Ask your friends and family about robocalls, and it's likely that everyone has a story to share. This illegal activity affects some people more than others, and there's no real reason why someone can suddenly become the target of robocalls. Often, scammers auto-dial numbers at random. When the recipient picks up, auto-dialing software might log this as a successful attempt at communication and then bombard that number with further calls until the recipient gives over their personal data. It's a long process and, oftentimes, it's successful.
To combat this problem, many Americans are taking action. You can, too. Start by checking whether your phone number is publicly available in search engines and other public databases. For example, you might have posted your number on your Facebook profile several years ago and completely forgotten about it. Scammers use software that scrapes the internet looking for numbers like these to add to their database.
There have also been cases of legitimate companies selling your number to scammers in the past, perhaps unknowingly. These companies have been fined by the FTC for doing this, but the problem of spam calls still persists for many people. Unless people change their phone numbers, they might continue to receive potentially dangerous, calls.
Businesses are more likely to be affected by spoofed calls than individuals, because they often list their number in public forums, such as websites and social media profiles, in order to generate interest from the public. "Way back in 2014, before robocalls became so ubiquitous, it was estimated that spam calls cost American small businesses a half-billion dollars a year," says USA Today. "That number has certainly skyrocketed by now."
According to the FTC, Americans lost over $1 billion to phone scams in 2019. In the first half of 2020, that number appears to be growing. Consumers have already lost over $13.4 million to coronavirus-related fraud!
Caller ID spoofing can have a number of other effects on consumers. Firstly, there's the hassle that comes with it. Answering these types of calls can be emotionally exhausting, especially if you receive several a day. They can also prevent genuine calls from reaching you. Imagine if you were expecting an important phone call from a business client, only to receive a robocall instead.
Then there are far more devastating consequences. As mentioned earlier, many consumers fall victim to these types of calls. They believe the person on the other end of the line is someone important. Their bank manager. A policeman. A friend. A family member in danger. They might be tricked into handing over their bank details. Or Social Security number. They could lose their life savings. Their retirement funds.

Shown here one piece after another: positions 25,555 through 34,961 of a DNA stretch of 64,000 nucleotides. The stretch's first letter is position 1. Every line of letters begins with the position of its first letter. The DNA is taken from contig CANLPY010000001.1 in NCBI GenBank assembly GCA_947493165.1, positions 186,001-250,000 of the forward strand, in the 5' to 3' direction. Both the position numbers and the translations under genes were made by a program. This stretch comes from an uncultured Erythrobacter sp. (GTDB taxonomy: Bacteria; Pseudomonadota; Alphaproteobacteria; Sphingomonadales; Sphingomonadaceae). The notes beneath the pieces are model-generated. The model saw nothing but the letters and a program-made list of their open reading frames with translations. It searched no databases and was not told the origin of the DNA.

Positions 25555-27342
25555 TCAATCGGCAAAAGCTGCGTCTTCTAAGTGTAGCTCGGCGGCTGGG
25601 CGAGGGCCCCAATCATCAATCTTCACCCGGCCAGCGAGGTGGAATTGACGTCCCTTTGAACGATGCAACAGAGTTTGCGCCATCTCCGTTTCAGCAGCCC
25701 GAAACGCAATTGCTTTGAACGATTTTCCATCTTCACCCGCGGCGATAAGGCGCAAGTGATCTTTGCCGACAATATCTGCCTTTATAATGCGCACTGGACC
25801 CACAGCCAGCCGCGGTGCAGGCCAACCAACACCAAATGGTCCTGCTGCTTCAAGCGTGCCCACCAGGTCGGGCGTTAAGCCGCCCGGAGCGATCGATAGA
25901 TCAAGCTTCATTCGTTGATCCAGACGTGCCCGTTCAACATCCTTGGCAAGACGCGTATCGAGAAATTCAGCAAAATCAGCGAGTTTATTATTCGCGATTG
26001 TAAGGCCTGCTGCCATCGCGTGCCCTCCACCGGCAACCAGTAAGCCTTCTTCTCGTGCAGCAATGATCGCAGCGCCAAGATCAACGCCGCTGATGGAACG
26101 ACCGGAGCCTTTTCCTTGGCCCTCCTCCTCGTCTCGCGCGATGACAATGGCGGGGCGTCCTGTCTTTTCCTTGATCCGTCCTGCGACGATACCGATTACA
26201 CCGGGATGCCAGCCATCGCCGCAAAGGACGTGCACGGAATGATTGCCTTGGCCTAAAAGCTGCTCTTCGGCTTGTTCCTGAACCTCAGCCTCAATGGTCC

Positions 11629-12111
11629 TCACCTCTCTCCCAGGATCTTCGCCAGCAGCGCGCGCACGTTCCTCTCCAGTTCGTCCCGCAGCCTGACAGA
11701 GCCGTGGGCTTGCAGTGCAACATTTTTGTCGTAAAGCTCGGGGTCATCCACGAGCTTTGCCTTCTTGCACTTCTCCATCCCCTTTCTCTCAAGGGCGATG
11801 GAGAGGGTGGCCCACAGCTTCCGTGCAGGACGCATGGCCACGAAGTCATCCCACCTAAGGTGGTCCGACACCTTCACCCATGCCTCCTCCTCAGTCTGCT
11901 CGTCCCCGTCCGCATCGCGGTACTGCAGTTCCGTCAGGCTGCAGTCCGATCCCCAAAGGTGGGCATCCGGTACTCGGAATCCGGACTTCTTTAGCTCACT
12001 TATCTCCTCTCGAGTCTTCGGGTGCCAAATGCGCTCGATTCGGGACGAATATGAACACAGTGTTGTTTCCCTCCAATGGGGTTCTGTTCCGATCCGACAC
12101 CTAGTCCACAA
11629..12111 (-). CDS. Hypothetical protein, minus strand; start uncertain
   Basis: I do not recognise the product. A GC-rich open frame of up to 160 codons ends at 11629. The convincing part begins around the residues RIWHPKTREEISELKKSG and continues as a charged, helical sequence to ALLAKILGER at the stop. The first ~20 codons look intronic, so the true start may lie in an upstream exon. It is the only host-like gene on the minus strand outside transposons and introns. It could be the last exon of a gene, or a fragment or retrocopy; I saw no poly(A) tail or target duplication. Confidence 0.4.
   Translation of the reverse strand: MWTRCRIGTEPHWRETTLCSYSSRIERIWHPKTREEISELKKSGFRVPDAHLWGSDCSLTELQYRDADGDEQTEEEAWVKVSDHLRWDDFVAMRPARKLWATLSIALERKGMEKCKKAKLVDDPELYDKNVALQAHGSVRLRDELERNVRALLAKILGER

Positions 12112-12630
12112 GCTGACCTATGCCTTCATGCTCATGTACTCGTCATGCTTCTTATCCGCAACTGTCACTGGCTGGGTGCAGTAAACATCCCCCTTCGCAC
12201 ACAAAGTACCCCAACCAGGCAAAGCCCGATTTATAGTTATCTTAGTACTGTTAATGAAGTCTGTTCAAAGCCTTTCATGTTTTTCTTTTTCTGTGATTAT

Here's what the FTC says you should do when you receive a spoofed call:
"Report the call to the FTC at donotcall.gov. Report the number on your caller ID and any number you’re told to call back, which helps us track down the scammers behind the call. Even if you think the number on your caller ID is fake, report it. The FTC analyzes complaint data and trends to identify illegal callers based on calling patterns."
This is all very well and good, but scammers use thousands, if not millions, of different phone numbers. These numbers change all the time. It's like a giant game of whack-a-mole, and the problem can seem impossible to solve.
Recently, the Federal Communications Commission (FCC) announced a new technology that could potentially stop, or at least limit, caller ID spoof calls. Caller ID authentication (also known as STIR/SHAKEN) is still in its early days, but it's a new system that marks potentially unsafe calls as spam, which provides consumers with an extra layer of protection.
Here's how it works: If phone carriers suspect that an incoming call is fraudulent, the recipient of the call will receive a notification on their Caller ID saying "Scam likely." It will then be up to the recipient to answer or reject the call.
Caller ID authentication won't work all the time, though, and it might potentially block genuine calls from getting through to a consumer. However, it is definitely a step in the right direction:
"Such a system is critical to protecting Americans from scam spoofed robocalls and would erode the ability of callers to illegally spoof a caller ID, which scammers use to trick Americans into answering their phones when they shouldn't," says the FCC.
Different phone carriers will need to implement caller ID authentication, and this could go a long way in preventing people from falling victim to scammers over the phone.
"The (greatly) simplified way this would work: Someone would place an outbound call. That call would contain a certificate verifying that the call is indeed coming from the number it claims to be coming from. The phone call is passed along to the incoming carrier (e.g., AT&T), which would then check the certificates public key against a heavily encrypted private key," adds New York Magazine.
While the STIR/SHAKEN framework is a great idea, and is designed to combat call spoofing and spam calls from reaching Americans, the implementation will be limited. It's important to note that STIR/SHAKEN does not block calls, it simply provides a call authentication to combat caller ID spoofing. Further, smaller carriers may not be able to adopt the service right away, especially on older landline systems, and in more rural areas might not be able to take advantage of STIR/SHAKEN.